So does Joe Walsh, the Tea Party's Golden Boy:

“If you run, own, or manage a company, tell your employees! What was the CEO this week that said, if Obama is reelected, I may have to let all of you go next year? If Obama’s reelected, if the Democrats take Congress, I may not be able to cover your health insurance next year. If there’s ever a year where people who run, manage, and own their companies are going to energize their employees, it better be this year. We’re up against it.”

I think the imbalance of power makes these proposals unethical, whether they are legal or not.

Wednesday, October 17, 2012

Political Fluff in The Second Presidential Debate

What would Romney do to benefit women in the workforce, based on last night's debate?

The specifics he argues are to do with a) a strong economy and b) more flexitime for women.  If I combine those two I get the idea that a strong economic tide will lift all boats, including finally those boats that need flexitime because of the societal gender roles which leave childcare and such mostly to women.

That sounds like political fluff to me.  How would Romney achieve more flexitime for workers in general?  And if only women with children are expected to take advantage of that flexitime, wouldn't they look like more cumbersome workers and end up with lower earnings etc?

Obama did somewhat better, in terms of fluff, because he also promised to enforce existing laws against discrimination and made the connection between economic opportunities and access to birth control. 

Romney then promised not to let the government or the employers decide who can have access to contraceptives. But I'm not sure what he meant by that statement when it comes to the question whether health insurance policies offered by firms could specifically exclude coverage for contraceptives or not.  Such exclusions don't mean that women would no longer have access to contraception; it just wouldn't be covered.

Truth to tell, the issue invites fluff treatments, partly because many voters don't like the topic at all but largely because so many of the problems are based on existing gender roles at home.  Still, I shouldn't let the fluff go past unquestioned.

Today's Weird Feminist Political Themes, Growing From The Debates

First theme:  NEVER admit you are a feminist!  

Even if you are, in the sense that you believe in gender equality (say, in equal opportunities and in   equal valuation of traditionally female and male spheres of activity), because the real, hidden definition of a feminists is -- guess what?  A man-hater, naturally.  Or at least someone who only cares about wimminz.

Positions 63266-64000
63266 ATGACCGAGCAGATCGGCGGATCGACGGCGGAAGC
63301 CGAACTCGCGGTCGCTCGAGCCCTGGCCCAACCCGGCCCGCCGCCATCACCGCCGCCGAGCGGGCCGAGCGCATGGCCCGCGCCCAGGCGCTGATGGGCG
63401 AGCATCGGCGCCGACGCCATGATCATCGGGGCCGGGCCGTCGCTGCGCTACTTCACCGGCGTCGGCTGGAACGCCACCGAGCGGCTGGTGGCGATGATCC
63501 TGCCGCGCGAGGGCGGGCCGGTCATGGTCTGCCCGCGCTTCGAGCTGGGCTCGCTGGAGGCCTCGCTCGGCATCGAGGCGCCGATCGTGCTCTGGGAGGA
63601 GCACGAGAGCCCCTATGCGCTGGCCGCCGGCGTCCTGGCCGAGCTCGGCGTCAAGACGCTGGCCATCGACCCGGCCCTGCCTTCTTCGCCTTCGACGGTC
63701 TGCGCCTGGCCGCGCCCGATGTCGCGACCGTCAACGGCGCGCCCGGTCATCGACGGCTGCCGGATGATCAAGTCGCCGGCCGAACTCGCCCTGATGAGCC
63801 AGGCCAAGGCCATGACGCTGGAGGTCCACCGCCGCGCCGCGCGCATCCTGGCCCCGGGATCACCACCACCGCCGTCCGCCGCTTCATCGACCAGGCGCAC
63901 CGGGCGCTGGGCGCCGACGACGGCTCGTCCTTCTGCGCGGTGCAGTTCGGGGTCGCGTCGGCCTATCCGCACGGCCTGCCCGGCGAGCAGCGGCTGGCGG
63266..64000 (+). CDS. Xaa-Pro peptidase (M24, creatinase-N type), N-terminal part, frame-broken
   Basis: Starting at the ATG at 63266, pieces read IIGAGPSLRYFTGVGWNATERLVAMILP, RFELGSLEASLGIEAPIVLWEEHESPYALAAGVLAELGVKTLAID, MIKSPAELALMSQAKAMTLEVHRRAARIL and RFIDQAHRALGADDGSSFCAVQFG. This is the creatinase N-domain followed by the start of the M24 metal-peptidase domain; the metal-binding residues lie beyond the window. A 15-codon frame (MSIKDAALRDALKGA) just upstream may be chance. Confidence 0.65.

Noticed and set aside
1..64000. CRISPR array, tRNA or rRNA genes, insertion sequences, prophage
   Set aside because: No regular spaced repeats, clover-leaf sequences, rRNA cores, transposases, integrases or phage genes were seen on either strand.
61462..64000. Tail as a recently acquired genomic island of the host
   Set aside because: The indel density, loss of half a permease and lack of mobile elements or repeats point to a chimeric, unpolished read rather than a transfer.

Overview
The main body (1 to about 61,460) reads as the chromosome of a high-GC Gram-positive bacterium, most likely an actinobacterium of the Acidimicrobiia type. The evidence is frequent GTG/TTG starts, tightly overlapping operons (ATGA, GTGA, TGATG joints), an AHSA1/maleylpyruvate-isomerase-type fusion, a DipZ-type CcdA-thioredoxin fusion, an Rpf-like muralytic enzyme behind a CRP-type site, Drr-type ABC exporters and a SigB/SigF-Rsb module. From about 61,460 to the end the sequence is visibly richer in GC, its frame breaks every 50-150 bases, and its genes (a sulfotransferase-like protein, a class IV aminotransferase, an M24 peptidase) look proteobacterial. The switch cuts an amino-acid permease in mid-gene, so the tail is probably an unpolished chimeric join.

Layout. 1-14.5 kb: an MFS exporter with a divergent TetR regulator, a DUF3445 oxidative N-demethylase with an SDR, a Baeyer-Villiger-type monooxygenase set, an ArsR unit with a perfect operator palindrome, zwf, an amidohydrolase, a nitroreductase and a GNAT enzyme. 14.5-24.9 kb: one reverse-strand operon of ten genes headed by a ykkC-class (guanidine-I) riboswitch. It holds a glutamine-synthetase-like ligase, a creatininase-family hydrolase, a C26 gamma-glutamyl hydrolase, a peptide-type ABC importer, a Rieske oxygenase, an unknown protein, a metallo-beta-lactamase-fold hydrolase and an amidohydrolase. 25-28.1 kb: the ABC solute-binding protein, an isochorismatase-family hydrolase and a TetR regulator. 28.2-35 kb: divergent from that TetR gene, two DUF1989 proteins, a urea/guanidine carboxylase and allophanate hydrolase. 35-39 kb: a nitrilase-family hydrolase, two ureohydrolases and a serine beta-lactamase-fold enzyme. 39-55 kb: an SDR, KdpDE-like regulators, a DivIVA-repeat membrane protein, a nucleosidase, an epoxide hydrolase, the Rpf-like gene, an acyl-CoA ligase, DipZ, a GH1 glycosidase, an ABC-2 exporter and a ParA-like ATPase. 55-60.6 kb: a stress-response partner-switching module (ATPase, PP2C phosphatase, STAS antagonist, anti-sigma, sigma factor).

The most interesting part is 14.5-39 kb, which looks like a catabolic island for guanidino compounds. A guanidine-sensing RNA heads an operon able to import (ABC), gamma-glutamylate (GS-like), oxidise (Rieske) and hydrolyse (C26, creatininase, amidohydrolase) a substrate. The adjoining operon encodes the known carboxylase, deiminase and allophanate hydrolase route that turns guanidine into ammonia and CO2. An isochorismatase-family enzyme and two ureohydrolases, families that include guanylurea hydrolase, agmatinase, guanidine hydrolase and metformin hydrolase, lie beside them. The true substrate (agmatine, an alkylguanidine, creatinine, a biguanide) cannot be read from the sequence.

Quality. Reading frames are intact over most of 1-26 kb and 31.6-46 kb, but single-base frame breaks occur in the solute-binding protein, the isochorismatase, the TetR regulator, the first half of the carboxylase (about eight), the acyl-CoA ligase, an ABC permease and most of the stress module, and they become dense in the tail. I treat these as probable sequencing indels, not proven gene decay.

We have Rush Limbaugh (feminazis...)  to thank for so very much, friends, and not the least for that distorting mirror (showing horrible armpit hair reaching down to those unfortunate Birkenstocks) the society places in front of us feminists. 

It now takes enormous courage just to come out of that equality closet, sigh.  Hence all those "I'm not a feminist but..." people out there.

Second theme: The society needs more feminist consciousness.

For how otherwise can someone write a whole blog post about "what women want in a president" and come up with this?

It’s true that issues are important, including social and cultural matters, as well as a plan on growing the economy and affordable day care and equal pay and flex time. But women, like all voters, also cue into the type of leader someone might be, and what their personality and communication skills say about them as a man.
I think many women are conflicted on this in their personal life choices as well as in their political leaders.  Often women express a desire that they want what has been traditionally called the “Alan Alda man” — someone who’s sensitive who will key into their feelings, listen and not be overly masculine. But often they choose the opposite. Many women think they have to decide between a man who is gentle but weak and one who is strong but mean. When given the choice, women opt more for the John Wayne type.

Did you spot what's weird about the post?  Being a leader and being a boyfriend/husband are equated.  Try reversing that and ask what male voters want in a female president.

Binders Full of Women. Or on the Second Presidential Debate.

Did you watch the second presidential debate?   I couldn't get to it until today.  What's hard about that delay is trying not to "pre-hear"  how those zillions of external judges rated the two contestants in style and difficulty and truthiness points.   I mostly managed to cover my ears and go tralalala-can't-hear-you  but not quite.  Thus, I heard that Obama did better and might even have won those style points, before I watched the video.